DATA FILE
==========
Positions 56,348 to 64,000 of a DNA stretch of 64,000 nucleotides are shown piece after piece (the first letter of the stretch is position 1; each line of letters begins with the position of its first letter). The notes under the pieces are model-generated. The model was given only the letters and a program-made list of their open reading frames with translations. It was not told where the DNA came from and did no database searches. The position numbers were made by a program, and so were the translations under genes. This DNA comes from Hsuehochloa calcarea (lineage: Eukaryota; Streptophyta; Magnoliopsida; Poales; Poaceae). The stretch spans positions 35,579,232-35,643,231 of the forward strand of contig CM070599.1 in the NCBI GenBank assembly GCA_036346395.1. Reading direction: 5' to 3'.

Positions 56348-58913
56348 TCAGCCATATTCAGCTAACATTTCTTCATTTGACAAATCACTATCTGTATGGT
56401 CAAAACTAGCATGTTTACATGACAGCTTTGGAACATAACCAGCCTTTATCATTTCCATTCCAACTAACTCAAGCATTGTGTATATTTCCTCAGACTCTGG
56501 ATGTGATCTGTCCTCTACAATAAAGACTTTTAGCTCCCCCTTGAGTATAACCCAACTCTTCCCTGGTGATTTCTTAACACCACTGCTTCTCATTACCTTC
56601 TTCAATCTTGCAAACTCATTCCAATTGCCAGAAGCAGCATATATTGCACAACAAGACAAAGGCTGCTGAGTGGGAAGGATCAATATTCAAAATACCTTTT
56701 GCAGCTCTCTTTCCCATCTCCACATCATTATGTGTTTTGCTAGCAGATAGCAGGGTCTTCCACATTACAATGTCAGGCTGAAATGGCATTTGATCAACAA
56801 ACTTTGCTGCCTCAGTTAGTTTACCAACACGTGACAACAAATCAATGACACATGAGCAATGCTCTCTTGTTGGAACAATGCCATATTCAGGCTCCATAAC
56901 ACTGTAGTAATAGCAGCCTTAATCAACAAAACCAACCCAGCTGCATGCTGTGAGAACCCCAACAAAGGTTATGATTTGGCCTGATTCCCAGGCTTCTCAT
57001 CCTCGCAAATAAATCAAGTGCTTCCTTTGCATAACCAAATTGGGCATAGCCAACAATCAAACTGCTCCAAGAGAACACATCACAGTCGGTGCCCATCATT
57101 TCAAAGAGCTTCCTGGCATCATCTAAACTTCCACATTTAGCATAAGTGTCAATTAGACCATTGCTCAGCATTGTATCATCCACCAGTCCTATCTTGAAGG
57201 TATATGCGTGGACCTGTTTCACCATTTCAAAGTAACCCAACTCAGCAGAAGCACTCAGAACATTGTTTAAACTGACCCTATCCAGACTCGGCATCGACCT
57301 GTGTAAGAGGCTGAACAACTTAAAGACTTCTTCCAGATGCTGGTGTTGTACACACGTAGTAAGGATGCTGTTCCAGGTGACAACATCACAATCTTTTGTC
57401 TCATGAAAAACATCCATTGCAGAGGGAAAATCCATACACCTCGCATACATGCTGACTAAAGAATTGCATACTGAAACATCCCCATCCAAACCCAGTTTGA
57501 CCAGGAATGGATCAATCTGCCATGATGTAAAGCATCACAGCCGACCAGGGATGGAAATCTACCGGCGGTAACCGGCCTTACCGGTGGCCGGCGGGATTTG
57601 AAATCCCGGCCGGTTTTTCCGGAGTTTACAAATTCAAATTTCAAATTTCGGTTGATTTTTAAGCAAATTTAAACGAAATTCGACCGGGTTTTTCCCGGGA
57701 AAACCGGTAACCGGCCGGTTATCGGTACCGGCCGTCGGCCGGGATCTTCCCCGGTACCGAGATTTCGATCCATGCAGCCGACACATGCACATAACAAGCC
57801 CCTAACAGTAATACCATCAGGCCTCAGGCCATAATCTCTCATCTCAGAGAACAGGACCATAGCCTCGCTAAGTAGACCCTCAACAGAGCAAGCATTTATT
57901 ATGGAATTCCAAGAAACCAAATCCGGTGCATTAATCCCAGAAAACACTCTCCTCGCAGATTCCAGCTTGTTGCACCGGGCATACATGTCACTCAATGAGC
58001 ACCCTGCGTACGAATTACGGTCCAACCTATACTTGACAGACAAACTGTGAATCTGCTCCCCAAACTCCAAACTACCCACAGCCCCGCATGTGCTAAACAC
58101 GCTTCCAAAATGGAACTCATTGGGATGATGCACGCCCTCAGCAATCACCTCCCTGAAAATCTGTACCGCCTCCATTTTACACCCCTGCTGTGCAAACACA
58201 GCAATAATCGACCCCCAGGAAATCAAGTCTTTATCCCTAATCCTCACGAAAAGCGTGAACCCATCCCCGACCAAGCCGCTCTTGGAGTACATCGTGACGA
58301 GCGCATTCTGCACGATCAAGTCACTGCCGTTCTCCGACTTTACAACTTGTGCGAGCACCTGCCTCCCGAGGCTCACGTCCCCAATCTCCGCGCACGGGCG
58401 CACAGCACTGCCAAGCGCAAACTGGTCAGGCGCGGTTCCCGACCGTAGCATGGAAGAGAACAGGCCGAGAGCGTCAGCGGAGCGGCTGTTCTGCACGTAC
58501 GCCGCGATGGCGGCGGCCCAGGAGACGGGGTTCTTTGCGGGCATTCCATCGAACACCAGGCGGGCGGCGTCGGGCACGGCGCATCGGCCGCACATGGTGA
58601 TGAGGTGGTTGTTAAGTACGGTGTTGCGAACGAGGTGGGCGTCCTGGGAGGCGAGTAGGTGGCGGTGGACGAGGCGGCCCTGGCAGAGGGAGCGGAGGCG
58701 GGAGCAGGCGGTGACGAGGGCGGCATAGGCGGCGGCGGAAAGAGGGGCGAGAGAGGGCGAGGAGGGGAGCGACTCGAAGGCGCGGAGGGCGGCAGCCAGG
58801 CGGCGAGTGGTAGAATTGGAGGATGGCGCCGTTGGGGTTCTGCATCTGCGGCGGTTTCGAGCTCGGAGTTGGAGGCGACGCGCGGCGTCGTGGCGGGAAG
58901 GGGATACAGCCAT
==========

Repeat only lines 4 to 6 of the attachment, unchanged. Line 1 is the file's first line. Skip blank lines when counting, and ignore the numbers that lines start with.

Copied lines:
56401 CAAAACTAGCATGTTTACATGACAGCTTTGGAACATAACCAGCCTTTATCATTTCCATTCCAACTAACTCAAGCATTGTGTATATTTCCTCAGACTCTGG
56501 ATGTGATCTGTCCTCTACAATAAAGACTTTTAGCTCCCCCTTGAGTATAACCCAACTCTTCCCTGGTGATTTCTTAACACCACTGCTTCTCATTACCTTC
56601 TTCAATCTTGCAAACTCATTCCAATTGCCAGAAGCAGCATATATTGCACAACAAGACAAAGGCTGCTGAGTGGGAAGGATCAATATTCAAAATACCTTTT